Model T Engines “Have Value?!?!”

One of the oldest mission stations in Tanzania (formerly Tanganyika; formerly German East Africa) was Kijima. That station was first occupied in the early 1900s, about 1910. As a result, buried in all the accumulated clutter, there were a lot of old things from former missionaries who had lived there and left them behind when they moved. And, would you believe it, there were at least 5 old Model T engines – well rusted after lying outside for so many years.
Enter “me” – Rusty Baker – in 1956. When I first arrived out there as a missionary, I was assigned to reside with my parents who were on that station and to get busy with “language learning”. After they were moved to another station, I lived there alone until Carol became my wife. I had seen those old engines sitting around and, just for kicks, tried to work on them – but they were well seized up and many essential parts were missing.
Geography now! Between the mission station and the main road was a river and wide seasonal swamp. The rains between November and April made the swamp mostly impassable; the river often had quite a bit of water in it, even on into the early part of the dry season. Getting out by vehicle entailed getting across that swamp section, down into the river and up out on the other side. Once you got out of the river it was smooth sailing the 5 miles further to the main road.
The complication to the whole equation was getting down into the river, across the bottom of the river and up the other side. It was all black clay and very slippery when wet. It was hard to get  enough traction to make it all the way up the other bank and often several attempts had to be made.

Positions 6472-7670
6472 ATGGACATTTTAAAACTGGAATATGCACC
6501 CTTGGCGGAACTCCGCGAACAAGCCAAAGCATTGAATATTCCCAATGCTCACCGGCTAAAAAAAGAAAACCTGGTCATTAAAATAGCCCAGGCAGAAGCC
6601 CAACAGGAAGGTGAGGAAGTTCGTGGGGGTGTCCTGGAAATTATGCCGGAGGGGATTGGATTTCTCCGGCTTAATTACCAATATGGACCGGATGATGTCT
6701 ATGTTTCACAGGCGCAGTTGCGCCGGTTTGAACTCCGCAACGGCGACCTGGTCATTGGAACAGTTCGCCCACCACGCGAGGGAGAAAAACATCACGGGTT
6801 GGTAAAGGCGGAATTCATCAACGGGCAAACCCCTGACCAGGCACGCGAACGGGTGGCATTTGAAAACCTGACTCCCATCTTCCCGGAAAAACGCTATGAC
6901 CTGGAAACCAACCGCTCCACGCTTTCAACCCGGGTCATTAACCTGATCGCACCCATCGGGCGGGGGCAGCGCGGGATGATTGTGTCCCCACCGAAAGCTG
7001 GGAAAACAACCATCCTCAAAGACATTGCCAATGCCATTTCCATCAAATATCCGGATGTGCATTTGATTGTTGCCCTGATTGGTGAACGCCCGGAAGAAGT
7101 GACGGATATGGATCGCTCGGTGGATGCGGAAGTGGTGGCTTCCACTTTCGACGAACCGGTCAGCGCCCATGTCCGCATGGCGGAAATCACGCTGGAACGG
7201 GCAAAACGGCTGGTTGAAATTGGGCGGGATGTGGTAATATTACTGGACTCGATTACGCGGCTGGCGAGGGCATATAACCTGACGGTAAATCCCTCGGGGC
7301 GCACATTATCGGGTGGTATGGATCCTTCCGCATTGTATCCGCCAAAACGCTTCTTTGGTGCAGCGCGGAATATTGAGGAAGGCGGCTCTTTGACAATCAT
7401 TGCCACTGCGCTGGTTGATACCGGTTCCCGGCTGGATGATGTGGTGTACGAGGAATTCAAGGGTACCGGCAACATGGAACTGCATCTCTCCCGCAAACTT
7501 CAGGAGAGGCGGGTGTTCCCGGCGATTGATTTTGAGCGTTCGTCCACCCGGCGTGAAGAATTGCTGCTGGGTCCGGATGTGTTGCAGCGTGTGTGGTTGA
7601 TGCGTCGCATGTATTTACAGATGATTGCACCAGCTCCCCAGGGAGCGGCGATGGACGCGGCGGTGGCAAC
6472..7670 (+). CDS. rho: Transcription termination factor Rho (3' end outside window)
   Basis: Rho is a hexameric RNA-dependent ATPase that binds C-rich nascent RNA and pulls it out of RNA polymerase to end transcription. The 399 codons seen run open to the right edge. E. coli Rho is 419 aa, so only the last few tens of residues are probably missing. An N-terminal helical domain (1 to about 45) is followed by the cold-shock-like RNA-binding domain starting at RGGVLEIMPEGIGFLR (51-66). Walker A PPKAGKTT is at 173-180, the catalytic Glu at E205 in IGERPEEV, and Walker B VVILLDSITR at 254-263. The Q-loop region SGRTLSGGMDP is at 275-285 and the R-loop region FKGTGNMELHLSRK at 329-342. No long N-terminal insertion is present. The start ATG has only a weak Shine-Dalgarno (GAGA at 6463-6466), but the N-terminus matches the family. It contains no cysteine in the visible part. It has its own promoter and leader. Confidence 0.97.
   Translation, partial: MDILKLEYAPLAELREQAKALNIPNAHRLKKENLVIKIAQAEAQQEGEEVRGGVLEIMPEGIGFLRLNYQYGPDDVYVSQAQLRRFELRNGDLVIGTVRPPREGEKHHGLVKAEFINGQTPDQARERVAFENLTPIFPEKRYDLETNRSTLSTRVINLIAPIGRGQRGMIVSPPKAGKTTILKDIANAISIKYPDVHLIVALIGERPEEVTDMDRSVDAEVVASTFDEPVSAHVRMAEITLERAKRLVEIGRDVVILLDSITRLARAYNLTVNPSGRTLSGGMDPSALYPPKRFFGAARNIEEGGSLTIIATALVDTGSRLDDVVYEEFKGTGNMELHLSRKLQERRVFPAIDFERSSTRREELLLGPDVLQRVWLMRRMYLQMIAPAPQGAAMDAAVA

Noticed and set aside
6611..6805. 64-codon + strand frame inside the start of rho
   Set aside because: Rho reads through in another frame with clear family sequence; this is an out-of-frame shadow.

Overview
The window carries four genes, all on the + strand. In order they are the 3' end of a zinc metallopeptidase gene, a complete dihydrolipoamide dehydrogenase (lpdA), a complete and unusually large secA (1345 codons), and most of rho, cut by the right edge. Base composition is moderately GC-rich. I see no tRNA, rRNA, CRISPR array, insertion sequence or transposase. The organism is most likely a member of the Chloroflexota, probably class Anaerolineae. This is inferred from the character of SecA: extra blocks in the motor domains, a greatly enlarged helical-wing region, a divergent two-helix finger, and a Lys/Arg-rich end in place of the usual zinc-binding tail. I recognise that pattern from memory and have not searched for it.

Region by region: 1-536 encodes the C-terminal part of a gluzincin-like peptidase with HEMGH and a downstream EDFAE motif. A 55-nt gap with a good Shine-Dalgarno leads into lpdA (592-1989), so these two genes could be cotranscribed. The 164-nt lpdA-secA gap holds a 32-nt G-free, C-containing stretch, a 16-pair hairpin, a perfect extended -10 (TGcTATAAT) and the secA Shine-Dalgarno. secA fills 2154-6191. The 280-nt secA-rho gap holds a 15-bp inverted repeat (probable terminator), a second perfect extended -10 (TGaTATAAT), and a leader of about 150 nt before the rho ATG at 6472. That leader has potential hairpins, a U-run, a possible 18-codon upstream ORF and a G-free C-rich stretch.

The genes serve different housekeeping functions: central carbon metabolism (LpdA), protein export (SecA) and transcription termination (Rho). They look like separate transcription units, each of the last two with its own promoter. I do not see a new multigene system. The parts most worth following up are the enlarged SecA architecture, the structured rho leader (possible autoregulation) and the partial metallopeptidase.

Enter “me” – Rusty Baker! Over the years resident missionaries had put up with all the difficulties and I decided to make “improvements”. I carried rock down to line the bed of the river. For the deeper spots, I decided to use those old, rusted, no-good Model T engines. Into the river I dumped the engines. Around and over the engines I distributed rocks of varying sizes. Now the river wasn’t as much a problem. Even after a rain, with the rocks/engines on the river bed, one could get enough speed to get up the bank on the other side with little trouble. No more major problems – at least until the whole swamp flooded again and kept you from getting even to the river!
As I basked in my glory, one of the older missionary men who had lived previously lived on the station came to visit. He stayed for a day or so and, as he was getting ready to leave, asked where “his” Model T engines were. He wanted them. And I was chagrined. I had to tell him what I had done with them. I told him where they were and said if he really wanted them he could go and dig them out. (No. I didn’t offer to retrieve them.)
I guess it wasn’t that much of an issue with him. Maybe he just “kept it in” until he drove away to go home. Anyway, I found out later that what he really wanted were the magnets in the clutch assemblies that the old Model T’s had. What he wanted them for I have no idea!
But I guess I have to keep in mind that abandoned “stuff” still has an owner. I just need to find them!!

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